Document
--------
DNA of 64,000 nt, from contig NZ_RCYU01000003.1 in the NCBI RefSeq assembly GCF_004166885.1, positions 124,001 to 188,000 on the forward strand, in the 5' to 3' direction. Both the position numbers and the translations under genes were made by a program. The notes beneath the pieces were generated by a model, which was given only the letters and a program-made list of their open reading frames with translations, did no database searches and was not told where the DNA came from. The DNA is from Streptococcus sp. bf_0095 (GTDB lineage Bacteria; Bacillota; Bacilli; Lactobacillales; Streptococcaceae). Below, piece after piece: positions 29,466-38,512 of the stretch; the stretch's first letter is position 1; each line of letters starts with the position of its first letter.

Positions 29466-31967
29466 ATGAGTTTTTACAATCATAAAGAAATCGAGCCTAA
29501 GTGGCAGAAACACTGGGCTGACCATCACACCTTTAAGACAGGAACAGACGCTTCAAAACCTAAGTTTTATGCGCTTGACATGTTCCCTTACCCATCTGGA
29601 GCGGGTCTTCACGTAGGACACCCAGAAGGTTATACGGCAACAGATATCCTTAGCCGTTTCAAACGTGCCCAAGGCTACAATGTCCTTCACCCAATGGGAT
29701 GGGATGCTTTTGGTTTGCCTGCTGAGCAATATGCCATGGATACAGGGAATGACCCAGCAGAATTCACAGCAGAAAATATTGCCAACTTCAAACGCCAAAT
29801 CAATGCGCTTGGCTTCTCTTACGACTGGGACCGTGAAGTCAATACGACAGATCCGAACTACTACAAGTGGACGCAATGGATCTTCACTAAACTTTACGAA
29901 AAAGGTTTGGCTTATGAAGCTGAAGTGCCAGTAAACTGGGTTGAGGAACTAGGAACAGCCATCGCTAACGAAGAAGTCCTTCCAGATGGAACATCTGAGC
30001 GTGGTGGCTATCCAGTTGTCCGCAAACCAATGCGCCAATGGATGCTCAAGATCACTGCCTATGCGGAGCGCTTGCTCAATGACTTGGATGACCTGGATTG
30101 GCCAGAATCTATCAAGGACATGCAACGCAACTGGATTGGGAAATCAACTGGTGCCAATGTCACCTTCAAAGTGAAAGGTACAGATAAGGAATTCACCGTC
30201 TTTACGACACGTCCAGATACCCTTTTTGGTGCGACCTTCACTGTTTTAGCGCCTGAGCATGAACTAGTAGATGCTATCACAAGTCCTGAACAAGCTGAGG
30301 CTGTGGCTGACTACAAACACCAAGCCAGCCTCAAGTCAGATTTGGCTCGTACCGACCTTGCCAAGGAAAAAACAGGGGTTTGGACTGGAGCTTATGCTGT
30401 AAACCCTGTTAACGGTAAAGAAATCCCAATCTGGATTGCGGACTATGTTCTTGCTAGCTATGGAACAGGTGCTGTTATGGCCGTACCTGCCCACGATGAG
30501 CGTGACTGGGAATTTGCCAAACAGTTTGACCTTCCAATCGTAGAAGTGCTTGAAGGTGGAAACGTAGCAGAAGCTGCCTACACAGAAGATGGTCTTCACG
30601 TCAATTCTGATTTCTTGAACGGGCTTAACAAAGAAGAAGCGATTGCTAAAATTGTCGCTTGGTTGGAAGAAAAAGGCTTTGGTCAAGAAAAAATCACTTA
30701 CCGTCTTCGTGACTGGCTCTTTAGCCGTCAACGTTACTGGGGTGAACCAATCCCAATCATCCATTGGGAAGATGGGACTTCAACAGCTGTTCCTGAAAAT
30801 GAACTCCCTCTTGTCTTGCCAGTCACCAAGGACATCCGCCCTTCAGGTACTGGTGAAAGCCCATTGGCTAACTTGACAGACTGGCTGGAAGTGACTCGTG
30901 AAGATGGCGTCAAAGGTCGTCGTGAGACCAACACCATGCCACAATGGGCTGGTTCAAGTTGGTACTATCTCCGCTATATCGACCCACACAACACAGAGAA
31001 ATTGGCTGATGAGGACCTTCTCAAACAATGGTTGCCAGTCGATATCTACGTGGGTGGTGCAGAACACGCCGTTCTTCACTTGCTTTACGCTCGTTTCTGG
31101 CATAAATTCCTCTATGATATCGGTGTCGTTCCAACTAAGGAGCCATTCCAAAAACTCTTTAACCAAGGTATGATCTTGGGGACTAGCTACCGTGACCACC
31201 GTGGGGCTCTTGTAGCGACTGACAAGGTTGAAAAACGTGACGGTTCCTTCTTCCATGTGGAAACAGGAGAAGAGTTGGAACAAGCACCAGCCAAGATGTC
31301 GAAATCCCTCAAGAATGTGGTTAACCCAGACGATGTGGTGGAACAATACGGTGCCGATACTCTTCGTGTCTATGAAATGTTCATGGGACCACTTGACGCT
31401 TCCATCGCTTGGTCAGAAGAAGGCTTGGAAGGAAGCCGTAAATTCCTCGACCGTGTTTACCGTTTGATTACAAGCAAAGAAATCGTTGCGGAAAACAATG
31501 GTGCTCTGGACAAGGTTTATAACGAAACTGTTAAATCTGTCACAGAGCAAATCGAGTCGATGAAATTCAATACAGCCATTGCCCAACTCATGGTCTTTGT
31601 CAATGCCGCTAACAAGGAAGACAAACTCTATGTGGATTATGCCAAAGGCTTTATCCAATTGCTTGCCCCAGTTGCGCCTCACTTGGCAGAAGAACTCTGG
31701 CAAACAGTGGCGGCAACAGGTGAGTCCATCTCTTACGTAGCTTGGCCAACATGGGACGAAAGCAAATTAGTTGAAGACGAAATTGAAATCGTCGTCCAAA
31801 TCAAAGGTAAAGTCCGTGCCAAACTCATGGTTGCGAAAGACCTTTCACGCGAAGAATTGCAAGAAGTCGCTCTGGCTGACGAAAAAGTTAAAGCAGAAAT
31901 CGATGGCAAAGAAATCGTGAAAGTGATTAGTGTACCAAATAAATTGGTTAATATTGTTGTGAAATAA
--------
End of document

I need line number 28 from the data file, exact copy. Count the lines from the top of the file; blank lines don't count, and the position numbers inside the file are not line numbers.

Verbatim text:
31901 CGATGGCAAAGAAATCGTGAAAGTGATTAGTGTACCAAATAAATTGGTTAATATTGTTGTGAAATAA